Fonterra Chief Operating Officer Fraser Whineray says as a significant electricity user at about 2.5% of the national grid, a sustainable and secure electricity supply is vital to the Co-operative’s local sales and exports. . .
Primary sector exporters recently returned from a visit to India are excited about the opportunities for a closer partnership between the two countries, however they are urging the New Zealand Government to adopt a more flexible and focused approach to trade.
New Zealand’s agriculture exporters and industry bodies, including representatives from the red meat, kiwifruit, apples & pears and dairy sectors, were part of an India New Zealand Business Council (INZBC) delegation which coincided with a visit from Trade Minister Damien O’Connor.
“India has come out of COVID-19 with growing confidence and strength, and its leaders have a clear focus on accelerating economic growth including through trade,” says INZBC chair Earl Rattray, who has dairy interests in India.
“India is on track to become the world’s third largest economy within the next decade. There is a modern economic miracle unfolding there, with an openness to explore mutually beneficial ways to strengthen trade relationships. This is a good time for New Zealand business to embrace India.” . .
The Ministry for Primary Industries (MPI) is supporting NZ Young Farmers (NZYF) to fund a series of events for NZYF members as part of an initiative to improve the wellbeing of young people in rural communities.
MPI is contributing funding for the events, which will offer a channel for young people across the country to connect and learn ways to manage mental health and build resilience.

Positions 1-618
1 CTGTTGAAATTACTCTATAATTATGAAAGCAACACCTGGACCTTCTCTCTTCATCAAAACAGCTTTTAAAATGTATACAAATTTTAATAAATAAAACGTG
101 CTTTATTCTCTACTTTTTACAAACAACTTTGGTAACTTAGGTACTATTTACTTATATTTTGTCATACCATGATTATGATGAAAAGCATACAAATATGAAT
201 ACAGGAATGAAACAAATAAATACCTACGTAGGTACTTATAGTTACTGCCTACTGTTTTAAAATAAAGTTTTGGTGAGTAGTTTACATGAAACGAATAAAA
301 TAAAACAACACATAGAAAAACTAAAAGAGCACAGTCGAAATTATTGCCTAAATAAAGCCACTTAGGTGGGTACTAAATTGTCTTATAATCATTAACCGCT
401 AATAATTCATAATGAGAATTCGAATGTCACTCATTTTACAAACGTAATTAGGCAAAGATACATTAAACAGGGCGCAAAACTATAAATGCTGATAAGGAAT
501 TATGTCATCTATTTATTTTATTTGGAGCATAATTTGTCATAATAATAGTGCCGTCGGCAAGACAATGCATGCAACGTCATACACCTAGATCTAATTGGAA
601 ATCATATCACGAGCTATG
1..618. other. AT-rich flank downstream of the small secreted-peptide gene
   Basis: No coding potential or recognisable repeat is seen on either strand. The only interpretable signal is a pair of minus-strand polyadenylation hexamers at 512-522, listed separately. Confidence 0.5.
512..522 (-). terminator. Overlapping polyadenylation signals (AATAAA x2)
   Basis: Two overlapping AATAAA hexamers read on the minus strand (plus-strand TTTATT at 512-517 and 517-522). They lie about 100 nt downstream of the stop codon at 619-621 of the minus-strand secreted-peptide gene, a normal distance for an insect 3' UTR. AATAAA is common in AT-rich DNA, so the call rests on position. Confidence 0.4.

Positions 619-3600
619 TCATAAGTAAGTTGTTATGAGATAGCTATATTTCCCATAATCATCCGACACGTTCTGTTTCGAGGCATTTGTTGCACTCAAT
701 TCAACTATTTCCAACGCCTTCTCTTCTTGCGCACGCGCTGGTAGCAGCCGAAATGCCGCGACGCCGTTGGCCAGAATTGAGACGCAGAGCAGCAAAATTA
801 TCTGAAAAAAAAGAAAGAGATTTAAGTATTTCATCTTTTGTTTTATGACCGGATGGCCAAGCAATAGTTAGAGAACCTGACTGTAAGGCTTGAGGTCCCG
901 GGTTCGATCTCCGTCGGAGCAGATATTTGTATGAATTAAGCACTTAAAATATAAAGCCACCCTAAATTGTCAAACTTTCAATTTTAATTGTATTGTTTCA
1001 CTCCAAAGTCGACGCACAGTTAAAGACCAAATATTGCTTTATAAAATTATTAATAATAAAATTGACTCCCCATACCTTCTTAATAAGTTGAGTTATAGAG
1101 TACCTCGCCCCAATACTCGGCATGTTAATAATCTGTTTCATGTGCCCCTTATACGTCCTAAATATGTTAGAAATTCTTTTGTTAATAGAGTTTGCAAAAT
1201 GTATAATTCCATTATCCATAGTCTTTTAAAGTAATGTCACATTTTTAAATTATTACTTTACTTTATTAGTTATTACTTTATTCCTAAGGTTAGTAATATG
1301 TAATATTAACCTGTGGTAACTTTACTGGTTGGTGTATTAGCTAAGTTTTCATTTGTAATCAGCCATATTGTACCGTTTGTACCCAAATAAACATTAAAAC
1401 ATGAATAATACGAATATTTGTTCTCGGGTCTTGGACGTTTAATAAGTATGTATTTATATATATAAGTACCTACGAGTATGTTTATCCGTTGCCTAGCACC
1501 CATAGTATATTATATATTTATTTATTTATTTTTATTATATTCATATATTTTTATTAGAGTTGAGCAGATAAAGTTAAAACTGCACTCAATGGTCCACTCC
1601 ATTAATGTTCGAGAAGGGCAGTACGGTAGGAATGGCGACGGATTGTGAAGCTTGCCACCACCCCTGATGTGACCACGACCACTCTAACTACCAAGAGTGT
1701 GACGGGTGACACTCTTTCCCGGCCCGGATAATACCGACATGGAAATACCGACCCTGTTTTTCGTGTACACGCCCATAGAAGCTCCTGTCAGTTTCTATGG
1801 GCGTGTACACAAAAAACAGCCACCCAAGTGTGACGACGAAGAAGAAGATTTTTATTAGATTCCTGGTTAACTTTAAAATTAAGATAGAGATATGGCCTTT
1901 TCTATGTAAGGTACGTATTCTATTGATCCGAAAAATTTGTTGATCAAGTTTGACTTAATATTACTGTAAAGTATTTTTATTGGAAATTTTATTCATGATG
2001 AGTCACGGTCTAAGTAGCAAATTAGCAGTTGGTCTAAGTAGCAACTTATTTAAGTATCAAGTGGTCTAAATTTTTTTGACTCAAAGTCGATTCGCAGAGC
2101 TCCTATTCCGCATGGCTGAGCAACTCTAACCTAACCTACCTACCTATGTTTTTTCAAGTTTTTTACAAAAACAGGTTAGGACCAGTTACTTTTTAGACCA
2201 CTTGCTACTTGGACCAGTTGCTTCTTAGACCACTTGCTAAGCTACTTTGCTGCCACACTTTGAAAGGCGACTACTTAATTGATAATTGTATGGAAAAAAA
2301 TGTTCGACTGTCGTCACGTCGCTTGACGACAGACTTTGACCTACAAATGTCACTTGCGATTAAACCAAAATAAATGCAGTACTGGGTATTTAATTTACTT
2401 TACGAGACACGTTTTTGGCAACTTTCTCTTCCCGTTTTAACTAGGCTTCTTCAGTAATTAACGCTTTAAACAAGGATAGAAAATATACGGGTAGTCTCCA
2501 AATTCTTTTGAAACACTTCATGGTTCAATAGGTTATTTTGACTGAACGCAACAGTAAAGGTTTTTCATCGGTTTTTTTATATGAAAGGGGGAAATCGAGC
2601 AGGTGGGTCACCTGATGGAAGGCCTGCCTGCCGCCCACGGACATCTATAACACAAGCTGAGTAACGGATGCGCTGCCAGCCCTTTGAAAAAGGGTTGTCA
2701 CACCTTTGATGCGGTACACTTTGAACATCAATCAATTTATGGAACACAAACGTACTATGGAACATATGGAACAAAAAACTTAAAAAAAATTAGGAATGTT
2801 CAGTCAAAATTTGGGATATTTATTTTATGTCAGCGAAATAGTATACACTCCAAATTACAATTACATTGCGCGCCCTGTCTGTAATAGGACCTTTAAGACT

NZ Young Farmers Chief Executive Lynda Coppersmith says mental health is a key concern in rural communities, where factors such as isolation and high workloads can impact overall wellbeing and mental health.
“The mental and physical wellbeing of young people is a big focus of our organisation and is essential for the ongoing viability of many rural communities,” says Lynda Coppersmith. . .
Kelvin Davis has shown he thinks Maori is based on politics not genes:
Minister Kelvin Davis is standing by his challenge to ACT’s Karen Chhour to “enter the Māori world” and stop looking at the world through a “vanilla lens”; she says he has taken away her mana, leaving her distressed.
The tense exchange in the debating chamber began with questions from Chhour over OT’s relationships – including whether Davis would reassess the relationship between the ministry and Te Whānau o Waipareira Trust. . .
Chhour asked whether he agreed with Tamihere that the two were in a partnership, not a contract, and whether he would end this partnership if Te Whānau o Waipareira was struck off the charities register.
“What the member needs to do,” Davis responded, “is cross the bridge that is Te Tiriti o Waitangi from her Pākehā world into the Māori world and understand exactly how the Māori world operates. It’s no good looking at the world from a vanilla lens.” . .
Passing quickly over the issue of whether this means that Maori aren’t to be held to the same standards as others.
Speaking to reporters outside the debating chamber, Chhour said she was offended.
“When you have to resort to attacking someone on a race-based issue like that I find it quite offensive. I am a Māori woman and I’ve been through the care system and I can tell you Māori children aren’t that different to any other child, they just want to feel loved and feel safe,” she said.